Minnetonka-based UnitedHealth Group has acquired CARE Counseling, a Plymouth-based outpatient mental health group with some 300 employees across 10 locations.

Financial terms of the deal, which was first reported by Behavioral Health Business, were not disclosed.

CARE Counseling becomes the third mental health practice in Minnesota that's been purchased by UnitedHealth. The other two are part of a subsidiary called Refresh Mental Health, which has more than 300 locations in 37 states.

The acquisition stands as United's largest foray into owning local clinics since the company's push eight years ago into the local urgent care market, including an ambitious expansion plan that's been downsized significantly in recent years.

"Expanding and diversifying our behavioral health care delivery capabilities through this combination will build on a strong foundation of patient-centered, high-quality and affordable care in an environment that supports and enables the talented clinicians delivering these critical services," the company said in a statement to the Star Tribune. "We look forward to working with CARE Counseling to build on their deep roots in the community."

UnitedHealth Group announced last year it's seen a significant increase in patients seeking care for mental health and substance use disorders. The company, which operates the nation's largest health insurer, said it was adding network providers and adjusting benefits within its UnitedHealthcare business because executives believed the trend of higher mental health service use would continue.

Meanwhile, UnitedHealthcare this month became the third health insurer in the past year to reach a settlement with Minnesota regulators over alleged violations of parity laws, which requires insurers provide mental health benefits that are as good as they are for physical health care. United, which was fined $450,000 by the state Commerce Department, neither admitted nor denied the allegations.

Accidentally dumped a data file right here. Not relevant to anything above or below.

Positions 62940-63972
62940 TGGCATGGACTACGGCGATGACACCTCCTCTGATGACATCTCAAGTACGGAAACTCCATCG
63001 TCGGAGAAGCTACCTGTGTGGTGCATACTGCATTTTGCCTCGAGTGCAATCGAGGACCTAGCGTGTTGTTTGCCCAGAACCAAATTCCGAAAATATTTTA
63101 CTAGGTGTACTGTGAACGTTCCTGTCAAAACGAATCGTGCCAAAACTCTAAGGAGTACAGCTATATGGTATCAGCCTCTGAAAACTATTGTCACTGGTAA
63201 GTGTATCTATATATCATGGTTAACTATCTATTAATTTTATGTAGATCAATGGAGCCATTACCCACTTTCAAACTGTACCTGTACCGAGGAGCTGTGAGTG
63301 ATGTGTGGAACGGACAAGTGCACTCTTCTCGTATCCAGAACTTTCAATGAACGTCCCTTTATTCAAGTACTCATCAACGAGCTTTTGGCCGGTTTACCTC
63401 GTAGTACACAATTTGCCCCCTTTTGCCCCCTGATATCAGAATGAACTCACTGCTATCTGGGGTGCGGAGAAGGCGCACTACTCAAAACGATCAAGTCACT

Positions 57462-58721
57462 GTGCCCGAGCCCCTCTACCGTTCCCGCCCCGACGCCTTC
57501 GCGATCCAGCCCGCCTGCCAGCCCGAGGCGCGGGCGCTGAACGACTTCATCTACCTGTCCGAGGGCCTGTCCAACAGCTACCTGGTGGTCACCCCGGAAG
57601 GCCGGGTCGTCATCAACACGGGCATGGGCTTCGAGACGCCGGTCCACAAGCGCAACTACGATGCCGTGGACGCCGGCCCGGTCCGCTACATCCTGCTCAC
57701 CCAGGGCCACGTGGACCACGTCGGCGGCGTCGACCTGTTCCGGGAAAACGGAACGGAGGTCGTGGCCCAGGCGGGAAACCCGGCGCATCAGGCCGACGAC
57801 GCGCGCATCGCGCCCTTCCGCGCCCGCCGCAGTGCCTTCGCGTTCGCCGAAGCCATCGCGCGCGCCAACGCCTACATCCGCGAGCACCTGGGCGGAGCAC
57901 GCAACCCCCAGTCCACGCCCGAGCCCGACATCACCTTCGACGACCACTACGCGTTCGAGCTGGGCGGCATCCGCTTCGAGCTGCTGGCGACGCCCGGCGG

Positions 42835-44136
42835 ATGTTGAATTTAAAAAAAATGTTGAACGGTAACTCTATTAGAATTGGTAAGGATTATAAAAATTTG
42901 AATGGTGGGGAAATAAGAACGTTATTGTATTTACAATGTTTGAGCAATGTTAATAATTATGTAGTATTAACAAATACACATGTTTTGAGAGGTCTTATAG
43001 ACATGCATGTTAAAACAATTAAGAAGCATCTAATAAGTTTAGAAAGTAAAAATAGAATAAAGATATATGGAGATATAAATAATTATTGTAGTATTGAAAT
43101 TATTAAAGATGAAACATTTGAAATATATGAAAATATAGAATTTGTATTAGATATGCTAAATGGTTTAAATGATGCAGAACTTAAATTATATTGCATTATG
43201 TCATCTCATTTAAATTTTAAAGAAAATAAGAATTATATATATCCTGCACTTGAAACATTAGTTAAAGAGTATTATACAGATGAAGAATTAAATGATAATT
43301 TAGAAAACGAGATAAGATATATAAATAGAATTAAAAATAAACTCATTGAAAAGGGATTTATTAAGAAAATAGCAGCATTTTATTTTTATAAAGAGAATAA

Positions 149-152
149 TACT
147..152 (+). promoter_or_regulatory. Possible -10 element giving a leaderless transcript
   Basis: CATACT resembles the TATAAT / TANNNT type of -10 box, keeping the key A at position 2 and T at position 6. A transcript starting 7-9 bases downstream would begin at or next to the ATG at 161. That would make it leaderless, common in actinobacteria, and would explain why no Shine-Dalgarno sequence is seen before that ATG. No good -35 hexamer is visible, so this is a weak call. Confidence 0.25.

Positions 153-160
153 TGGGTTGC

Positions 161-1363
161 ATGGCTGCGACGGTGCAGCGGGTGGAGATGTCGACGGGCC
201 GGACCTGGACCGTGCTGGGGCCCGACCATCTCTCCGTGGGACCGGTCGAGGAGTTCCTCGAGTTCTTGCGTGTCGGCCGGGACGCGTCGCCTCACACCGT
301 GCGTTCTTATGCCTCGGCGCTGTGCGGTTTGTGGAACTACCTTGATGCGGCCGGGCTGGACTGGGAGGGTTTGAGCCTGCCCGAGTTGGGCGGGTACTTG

Increased demand for parity in coverage is one of several reasons there's been more mergers and acquisition activity over the past few years among mental health providers nationwide, said Dexter Braff, founder of the Braff Group, a Pittsburgh-based M&A advisory firm. Investors also like that patients are becoming more comfortable seeking out mental health treatment, Braff said, while the provider market is highly fragmented, which creates "ample opportunities for consolidation."

"Mental health took off when COVID hit as investors rightly surmised that given the isolation, fear and disruption, the need for mental health services — which was already high — would surge even higher and be sustainable over the long term," Braff said in an email.

Over the past 15 years, UnitedHealth Group has methodically expanded into the market for providing outpatient health care services. This has included not just urgent care facilities, but also surgery centers and large medical groups through a unit called OptumCare. Two years ago, the business included about 53,000 employed or affiliated physicians. That number has since grown to about 90,000 doctors.

Earlier this month, the clinic business played into questions during a U.S. Senate Finance Committee hearing, where lawmakers challenged UnitedHealth Group CEO Andrew Witty on whether the company has become too big.

"But don't I know that y'all own some incredible percentage of physician practices now?" asked Sen. Bill Cassidy, R-Louisiana.